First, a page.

Allies of Rep. Bruce Braley (D., Iowa) are now turning to Craigslist to enlist the support of veterans amid a torrent of criticism from Republicans over the Senate candidate’s record on the military.
Ads posted in the last few days on the local classifieds website Craigslist say "voter outreach jobs" are available for veterans and family members of veterans "to help Bruce Braley." One job posting in Davenport, Iowa, says it pays $11 to $13 per hour and encourages interested parties to apply with Grassroots Campaigns, an independent consulting firm that assists progressive groups with field operations.
The GOP has blasted Braley for his lack of support for troops and veterans, including several absences at full Veterans’ Affairs (VA) committee hearings and his vote against a pay raise for soldiers in a 2012 spending bill.
"Brucey [sic] Braley has been a strong advocate for issues that are important to veterans and their families, and we want to make sure that veterans' support for Bruce Braley comes through loud and clear in the 2014 Election," the Craigslist ad says.
Bruce Lainhart, assistant director for Grassroots at the Davenport office, said in an interview that the voter outreach efforts are not affiliated with the Braley campaign but "we do support him."
Lainhart said Grassroots is working in coordination with VoteVets, a group that works with "progressive allies representing labor, immigration, gay and lesbian rights, and environmentalists, when their issues coincide with the needs of troops and veterans," according to its website.
The VoteVets Action Fund financed a $250,000 ad buy last month in support of Braley. The ad featured a Vietnam veteran from Des Moines who praised the congressman for supporting Social Security and the Renewable Fuel Standard (RFS).
The Braley campaign declined to comment on the Craigslist ads for veterans.
Lainhart said Braley’s support for renewable energy is a key factor behind his backing from progressive groups.
"We just believe his overall foreign policies and energy policies are better for Iowans," he said.
Environmentalists have repeatedly portrayed Braley as a better advocate for Iowa farmers who rely on the corn-based ethanol mandate in the RSF. However, his Republican opponent Joni Ernst also says she supports the standard.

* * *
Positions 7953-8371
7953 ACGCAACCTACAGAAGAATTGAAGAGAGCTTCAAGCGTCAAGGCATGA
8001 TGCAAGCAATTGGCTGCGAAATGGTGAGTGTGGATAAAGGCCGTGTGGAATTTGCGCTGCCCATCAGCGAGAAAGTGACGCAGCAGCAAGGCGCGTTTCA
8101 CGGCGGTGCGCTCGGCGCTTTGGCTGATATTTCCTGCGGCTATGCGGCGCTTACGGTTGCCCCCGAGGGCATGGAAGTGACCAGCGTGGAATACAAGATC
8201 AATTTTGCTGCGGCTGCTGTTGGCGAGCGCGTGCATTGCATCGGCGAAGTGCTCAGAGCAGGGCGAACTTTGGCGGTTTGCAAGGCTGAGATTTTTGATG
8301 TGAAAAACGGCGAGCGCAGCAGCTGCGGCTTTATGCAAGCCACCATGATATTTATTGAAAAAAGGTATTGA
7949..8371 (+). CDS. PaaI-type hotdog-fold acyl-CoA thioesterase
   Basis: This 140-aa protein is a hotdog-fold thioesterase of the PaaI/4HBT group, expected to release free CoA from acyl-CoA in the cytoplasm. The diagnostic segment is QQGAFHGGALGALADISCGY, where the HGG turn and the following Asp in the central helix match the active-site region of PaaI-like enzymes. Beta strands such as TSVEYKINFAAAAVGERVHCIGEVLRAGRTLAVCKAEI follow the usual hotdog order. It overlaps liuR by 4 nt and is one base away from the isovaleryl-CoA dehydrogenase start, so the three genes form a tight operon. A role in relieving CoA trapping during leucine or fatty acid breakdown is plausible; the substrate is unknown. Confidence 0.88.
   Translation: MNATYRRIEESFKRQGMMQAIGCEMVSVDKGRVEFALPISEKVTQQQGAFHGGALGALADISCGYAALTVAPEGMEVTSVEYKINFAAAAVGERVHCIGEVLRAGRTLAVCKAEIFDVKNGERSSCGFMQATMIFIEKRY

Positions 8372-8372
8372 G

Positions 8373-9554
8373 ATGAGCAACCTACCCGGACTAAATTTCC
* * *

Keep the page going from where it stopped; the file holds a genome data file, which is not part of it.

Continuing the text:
Additionally, Republicans say Braley has supported environmental measures that put him at odds with Iowa farmers—including an Environmental Protection Agency (EPA) regulation on pesticides that could "threaten the very livelihood of farmers and rural communities," according to Sen. Chuck Grassley (R., Iowa).
Braley’s poll numbers dropped earlier this year after he called Grassley a "farmer from Iowa who never went to law school" at a fundraiser, comments that many viewed as elitist in the farmer-heavy state.
Responses to Braley’s record on the military have also been negative. Letters to the editor in local media have mocked Braley for missing for than three-fourths of full VA hearings as details of long wait times and falsified patient records at medical centers began to emerge.
Braley’s campaign initially said he skipped one VA hearing in Sept. 2012 to attend another one held by the House Oversight Committee. However, he did not appear on a video of the hearing. The congressman also attended three fundraisers that day, though he did show up at a subcommittee hearing on economic opportunities for veterans.
Braley also voted against a pay raise for troops that was part of the 2012 defense spending bill because "we have accomplished the objectives of our mission in Afghanistan," he said in a statement at the time.
"During the same time period that he skipped 75 percent of the Veterans’ Affairs hearings, Washington liberal Bruce Braley voted against giving our brave men and women a pay increase," said Republican Party of Iowa chairman Jeff Kaufmann in a previous statement. "While [Iowa Congressmen] Dave Loebsack, Steve King and Tom Latham voted to give our troops a pay increase, Bruce Braley voted against this bipartisan bill and it’s why we can’t depend on him to standup for our active and retired members of the armed forces."
Braley and Ernst are currently in a dead heat in the Iowa Senate race, according to the Real Clear Politics poll average. The contest could be crucial to Republicans’ efforts to retake the Senate majority this fall.